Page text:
The cryogenic treatment of tool steels reduces the percentage of retained austenite (RA) that remains after heat treatment and increases the amount of martensite. Using a computer-controlled program, cryogenic metal treatment gradually reduces the temperature of tool steels to -300° F and keeps them at this cryogenic temperature for 24 hours. By promoting the transformation of RA into martensite and precipitating carbon particles that fill microscopic voids, cryogenic treatment increases durability, improves wear resistance, and reduces fatigue failure. This is especially important in tools steels, which are used to shape other materials.
Heat Treatment and Tool Steels
Heat treatment is a controlled process that alters the microstructure of metals to impart properties such as increased surface hardness and high-temperature resistance. Tool steels are a category of carbon alloy steels that have a relatively high carbon content and are alloyed with other metals such as tungsten, chromium, vanadium, and molybdenum. The carbides that are formed by alloying carbon with these other metals is part of what gives tools steels their high hardness, resistance to abrasion and deformation, and ability to withstand elevated temperatures along a cutting edge. Examples of tool steel components include cutters, reamers, dies, drill bits, knives, and hand tools.
Austenite and Martensite
During the heat treatment process, austenite is converted into martensite. Austenite, which is softer, is less desirable than martensite, which is tougher and stronger. Although the goal of the heat treatment process is to convert as much austenite into martensite as possible, some austenite remains during tempering, the heating of steel below its melting point, as carbides form. If the retained austenite percentage (RA%) is too high, soft spots can occur. With cutting tools, the retention of excessive amounts of RA can result in stress cracking and premature tool failure. When observed with scanning electron microscopy (SEM), steels with an excessive RA% exhibit microscopic voids that can promote fracturing.
Carbon Content and Wear Resistance
All steels contain iron and are alloyed with carbon for enhanced wear resistance. Steels with a high carbon content (such as tool steels) are more wear resistant but also retain significantly more austenite after heat treatment. Because of the link between carbon and RA%, cryogenic treatment provides even greater benefits for higher-carbon steels than for lower-carbon steels. During the cryogenic metal treatment process, retained austenite is transformed into martensite and the microscopic voids in the tool steel’s microstructure are eliminated through the precipitation of called eta-carbides. These submicroscopic carbides are brilliant white or black and can be observed with SEM.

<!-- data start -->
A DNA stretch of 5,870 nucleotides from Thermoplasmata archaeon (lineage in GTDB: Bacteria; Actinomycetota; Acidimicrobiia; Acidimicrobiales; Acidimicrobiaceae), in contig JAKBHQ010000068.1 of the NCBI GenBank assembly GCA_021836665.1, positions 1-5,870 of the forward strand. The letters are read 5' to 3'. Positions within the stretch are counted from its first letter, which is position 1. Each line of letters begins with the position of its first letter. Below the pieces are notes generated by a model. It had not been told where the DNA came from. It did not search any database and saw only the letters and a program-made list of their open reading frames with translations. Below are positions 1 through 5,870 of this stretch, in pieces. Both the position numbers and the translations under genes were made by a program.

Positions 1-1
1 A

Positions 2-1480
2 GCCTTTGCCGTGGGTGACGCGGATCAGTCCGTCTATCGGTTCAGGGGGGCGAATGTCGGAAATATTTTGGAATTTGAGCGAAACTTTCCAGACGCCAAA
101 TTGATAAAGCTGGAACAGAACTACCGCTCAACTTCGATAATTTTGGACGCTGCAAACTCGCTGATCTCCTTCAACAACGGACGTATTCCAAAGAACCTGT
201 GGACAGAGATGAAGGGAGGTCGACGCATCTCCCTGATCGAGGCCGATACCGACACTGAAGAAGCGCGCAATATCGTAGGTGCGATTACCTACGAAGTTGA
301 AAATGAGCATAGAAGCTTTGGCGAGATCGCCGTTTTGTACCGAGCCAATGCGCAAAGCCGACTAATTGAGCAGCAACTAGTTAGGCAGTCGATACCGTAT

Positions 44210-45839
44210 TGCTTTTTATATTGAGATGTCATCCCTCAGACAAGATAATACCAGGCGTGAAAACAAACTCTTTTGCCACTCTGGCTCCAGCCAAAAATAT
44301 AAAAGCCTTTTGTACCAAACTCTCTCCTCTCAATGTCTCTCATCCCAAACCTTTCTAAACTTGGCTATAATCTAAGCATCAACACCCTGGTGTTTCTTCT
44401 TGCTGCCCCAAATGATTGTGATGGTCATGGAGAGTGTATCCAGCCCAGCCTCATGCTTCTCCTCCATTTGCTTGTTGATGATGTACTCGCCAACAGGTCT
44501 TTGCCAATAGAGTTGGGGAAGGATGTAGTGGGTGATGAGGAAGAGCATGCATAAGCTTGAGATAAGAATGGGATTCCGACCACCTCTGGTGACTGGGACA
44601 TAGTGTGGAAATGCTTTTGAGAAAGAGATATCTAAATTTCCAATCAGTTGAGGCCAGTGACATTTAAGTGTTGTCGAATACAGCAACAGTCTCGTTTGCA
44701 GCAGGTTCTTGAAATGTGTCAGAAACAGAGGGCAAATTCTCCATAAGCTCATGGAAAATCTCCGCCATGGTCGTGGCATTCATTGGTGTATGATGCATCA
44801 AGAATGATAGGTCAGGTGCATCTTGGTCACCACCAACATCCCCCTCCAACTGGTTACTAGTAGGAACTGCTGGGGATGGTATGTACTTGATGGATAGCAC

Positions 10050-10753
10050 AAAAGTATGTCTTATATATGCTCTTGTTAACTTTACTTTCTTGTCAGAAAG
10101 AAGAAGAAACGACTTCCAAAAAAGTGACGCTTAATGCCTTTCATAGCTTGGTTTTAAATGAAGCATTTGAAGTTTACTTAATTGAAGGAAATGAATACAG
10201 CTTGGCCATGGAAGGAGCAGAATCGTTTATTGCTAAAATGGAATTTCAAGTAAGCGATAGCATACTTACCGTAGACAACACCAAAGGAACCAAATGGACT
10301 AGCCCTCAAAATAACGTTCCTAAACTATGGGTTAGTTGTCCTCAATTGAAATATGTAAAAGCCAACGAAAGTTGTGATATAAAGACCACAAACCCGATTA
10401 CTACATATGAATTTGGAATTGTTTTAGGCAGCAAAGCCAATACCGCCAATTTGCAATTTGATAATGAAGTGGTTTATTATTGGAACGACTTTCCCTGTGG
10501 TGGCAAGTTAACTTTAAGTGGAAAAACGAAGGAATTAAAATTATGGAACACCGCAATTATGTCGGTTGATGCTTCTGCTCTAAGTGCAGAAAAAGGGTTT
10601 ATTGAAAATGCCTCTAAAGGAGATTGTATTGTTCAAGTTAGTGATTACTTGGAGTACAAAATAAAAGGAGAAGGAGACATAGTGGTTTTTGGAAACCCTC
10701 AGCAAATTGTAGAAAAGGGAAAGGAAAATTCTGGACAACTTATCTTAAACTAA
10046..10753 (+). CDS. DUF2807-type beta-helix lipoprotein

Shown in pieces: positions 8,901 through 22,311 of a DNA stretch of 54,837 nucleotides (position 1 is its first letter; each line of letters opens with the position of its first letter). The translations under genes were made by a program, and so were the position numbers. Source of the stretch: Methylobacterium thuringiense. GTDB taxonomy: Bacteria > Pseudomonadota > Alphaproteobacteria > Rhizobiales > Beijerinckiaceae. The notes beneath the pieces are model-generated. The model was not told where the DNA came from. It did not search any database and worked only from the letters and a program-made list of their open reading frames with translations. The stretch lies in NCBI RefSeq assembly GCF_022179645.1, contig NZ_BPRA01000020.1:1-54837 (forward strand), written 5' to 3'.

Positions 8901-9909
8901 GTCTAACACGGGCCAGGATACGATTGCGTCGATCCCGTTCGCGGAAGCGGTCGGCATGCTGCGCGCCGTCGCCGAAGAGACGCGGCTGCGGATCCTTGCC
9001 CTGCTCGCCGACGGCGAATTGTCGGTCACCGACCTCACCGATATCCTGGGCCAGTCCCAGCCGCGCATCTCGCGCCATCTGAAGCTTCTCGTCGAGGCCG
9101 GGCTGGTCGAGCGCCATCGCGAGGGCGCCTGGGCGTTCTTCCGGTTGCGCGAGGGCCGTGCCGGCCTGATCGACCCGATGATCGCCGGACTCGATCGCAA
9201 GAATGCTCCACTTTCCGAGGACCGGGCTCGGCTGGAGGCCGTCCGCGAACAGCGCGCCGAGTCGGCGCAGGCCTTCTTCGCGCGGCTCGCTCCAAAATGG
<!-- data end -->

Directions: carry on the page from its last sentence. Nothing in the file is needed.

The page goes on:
Cryogenic Temperatures and Tool Steels
Research indicates that cryogenic treatment is most effective at temperatures below -250° F. For some metals, even lower temperatures may be necessary for improved wear resistance. As reported in a study available on Research Gate, the wear resistance of tool steel samples that were cryogenically treated at -310° F were approximately 2.6 times greater than the wear resistance of tool steel samples that were cryo treated at -120° F. Specifically, samples of A-2 and D-2 tool steels exhibited improved wear resistance by factors ranging from 2.0 to 6.6. In addition to the soaking temperature, the soaking period and the cooling rate also determined the wear resistance imparted by cryogenic treatment.
Choose Nitrofreeze® Cryogenic Treatment of Tool Steels
The optimal cryogenic treatment of tool steels can provide significant improvements in the quality of machine cutting tools and hand tools. Nitrofreeze® of Worcester, Massachusetts (USA) is an experienced provider of cryogenic treatment services and uses proprietary processes that are clean, fast, and cost-effective. To find out if your part is a viable candidate, contact Nitrofreeze® at the phone number or email listed below. The consultation is free.
(508) 459-7447 x109 | mailto:firstname.lastname@example.org